Finnegan: SHA needs to look at their own actions

Finnegan: SHA needs to look at their own actions

It should come as no surprise that Scituate’s only public housing complex is in a financial crisis. That is the same condition that I and other board members walked into when we were appointed by the prior Town Council to volunteer our time to help straighten out the mess.

Unfortunately, not only were needed files kept off site, the Connecticut-based management company, headed by Pauline Galbreath, after repeated requests, failed to turn over budgets, checking account information, and other necessary material that the Scituate Housing Authority needed to comply with federal guidelines. Her repeated failures and inability to cooperate with the new board ultimately led to her resignation.

In spite of these internal shortcomings, the board and I were proud to serve. We cut the liability insurance costs from $16,000 to $4,000 in an effort to save money to help restore and renovate a complex that had not been touched in 25 years. Through a $100,000 grant from RISE, we were able to insulate the entire project, replace all the lights with energy efficient bulbs, replaced nearly every refrigerator in the complex and provide new washers and dryers at a cost of zero dollars to the tenants and the taxpayers. Rooms were painted, carpets replaced, and the main door was automated using money from the reserve account with the approval of the necessary regulating agency.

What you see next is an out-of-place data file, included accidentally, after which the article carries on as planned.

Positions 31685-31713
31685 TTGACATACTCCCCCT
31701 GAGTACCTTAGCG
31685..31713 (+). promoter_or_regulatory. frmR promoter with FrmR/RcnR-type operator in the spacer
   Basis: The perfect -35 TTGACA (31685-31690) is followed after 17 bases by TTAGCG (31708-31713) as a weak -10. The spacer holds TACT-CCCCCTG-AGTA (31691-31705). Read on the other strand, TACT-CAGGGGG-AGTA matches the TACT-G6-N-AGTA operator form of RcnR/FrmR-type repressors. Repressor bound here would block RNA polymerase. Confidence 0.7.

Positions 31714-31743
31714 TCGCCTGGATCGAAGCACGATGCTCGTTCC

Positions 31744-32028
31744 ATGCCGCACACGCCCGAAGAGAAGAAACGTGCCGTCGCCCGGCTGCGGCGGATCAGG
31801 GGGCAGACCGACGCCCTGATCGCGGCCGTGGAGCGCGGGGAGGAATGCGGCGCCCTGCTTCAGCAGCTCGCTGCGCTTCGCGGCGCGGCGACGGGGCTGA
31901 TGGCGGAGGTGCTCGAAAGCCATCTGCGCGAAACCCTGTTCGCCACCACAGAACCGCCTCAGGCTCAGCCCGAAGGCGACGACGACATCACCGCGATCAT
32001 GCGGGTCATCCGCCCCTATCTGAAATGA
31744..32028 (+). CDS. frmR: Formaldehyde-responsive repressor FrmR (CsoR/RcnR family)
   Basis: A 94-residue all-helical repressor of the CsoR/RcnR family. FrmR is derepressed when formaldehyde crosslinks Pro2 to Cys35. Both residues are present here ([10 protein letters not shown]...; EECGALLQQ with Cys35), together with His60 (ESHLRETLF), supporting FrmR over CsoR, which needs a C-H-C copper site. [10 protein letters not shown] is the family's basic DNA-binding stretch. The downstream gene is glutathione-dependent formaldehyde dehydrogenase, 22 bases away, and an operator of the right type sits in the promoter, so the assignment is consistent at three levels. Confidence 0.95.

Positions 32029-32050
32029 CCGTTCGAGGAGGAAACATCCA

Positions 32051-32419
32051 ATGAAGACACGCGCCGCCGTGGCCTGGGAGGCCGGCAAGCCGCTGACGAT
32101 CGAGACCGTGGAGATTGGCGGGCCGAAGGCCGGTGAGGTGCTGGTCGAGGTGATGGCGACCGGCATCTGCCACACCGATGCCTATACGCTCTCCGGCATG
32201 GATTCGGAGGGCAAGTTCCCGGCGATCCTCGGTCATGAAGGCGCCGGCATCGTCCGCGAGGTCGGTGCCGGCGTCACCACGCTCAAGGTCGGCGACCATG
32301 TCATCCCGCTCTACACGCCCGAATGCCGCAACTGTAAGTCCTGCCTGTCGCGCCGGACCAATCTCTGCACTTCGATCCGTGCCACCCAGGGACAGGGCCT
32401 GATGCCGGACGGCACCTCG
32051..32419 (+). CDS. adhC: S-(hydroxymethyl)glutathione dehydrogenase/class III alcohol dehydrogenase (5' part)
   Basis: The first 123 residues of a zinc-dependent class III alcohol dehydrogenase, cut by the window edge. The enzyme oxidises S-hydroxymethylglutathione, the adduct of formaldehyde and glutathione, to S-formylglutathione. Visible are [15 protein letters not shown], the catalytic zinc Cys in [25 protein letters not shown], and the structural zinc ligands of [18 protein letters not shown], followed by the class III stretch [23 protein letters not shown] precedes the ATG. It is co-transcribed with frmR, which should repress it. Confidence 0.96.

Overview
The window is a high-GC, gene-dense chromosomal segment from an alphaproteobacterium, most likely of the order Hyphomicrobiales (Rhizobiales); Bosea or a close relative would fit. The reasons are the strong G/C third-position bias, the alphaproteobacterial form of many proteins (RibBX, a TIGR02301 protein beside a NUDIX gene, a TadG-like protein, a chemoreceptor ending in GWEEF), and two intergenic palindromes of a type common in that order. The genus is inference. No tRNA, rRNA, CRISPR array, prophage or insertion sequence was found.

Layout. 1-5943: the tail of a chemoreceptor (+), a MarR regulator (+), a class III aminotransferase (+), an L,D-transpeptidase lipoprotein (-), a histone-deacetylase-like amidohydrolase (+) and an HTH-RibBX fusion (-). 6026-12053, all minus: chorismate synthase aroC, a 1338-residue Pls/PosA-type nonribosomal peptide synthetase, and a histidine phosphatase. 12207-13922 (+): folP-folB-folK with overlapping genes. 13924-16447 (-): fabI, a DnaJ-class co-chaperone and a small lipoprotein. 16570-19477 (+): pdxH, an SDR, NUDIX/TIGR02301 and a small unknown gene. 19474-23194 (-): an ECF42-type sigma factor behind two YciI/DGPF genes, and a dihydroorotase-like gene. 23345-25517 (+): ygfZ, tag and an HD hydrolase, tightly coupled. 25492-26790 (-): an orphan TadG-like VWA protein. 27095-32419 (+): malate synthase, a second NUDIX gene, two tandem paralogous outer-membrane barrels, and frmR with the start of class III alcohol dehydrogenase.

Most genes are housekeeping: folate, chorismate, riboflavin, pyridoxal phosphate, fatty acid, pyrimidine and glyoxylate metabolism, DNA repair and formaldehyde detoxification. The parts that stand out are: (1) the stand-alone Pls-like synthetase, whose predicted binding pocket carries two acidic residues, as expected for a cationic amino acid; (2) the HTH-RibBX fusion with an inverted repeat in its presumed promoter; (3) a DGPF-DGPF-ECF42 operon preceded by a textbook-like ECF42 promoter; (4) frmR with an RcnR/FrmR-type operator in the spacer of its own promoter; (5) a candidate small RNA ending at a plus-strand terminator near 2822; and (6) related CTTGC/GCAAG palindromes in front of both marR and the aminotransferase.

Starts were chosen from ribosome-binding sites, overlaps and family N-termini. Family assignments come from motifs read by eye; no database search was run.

We also discovered past questionable expenditures like $1,500 payments the board members as “housing consultants” re-bid the fuel oil contract that had been given to a sitting councilman, and re-established the drinking water supply as a public supply to ensure safe standards and monthly testing as recommended by the Department of Health. While making progress on these fronts, including inquiries into refinancing a 50-year mortgage that carried a 10 percent interest rate, a majority of the members were removed by the new council majority. I and other members are now suing to get our jobs back before the Rhode Island Supreme Court.

Interestingly, the first job awarded by the “new” board was to return the same person who resigned as the resident manager even though at least 18 occupants of the 24-unit complex signed a petition against her re-hire. So much for listening to the concerns of the residents.

Most disturbing, the new board voted for a contract that they did not have in front of them.

So, when they claim a financial crisis, the SHA needs to look no further than their own actions.

Richard Finnegan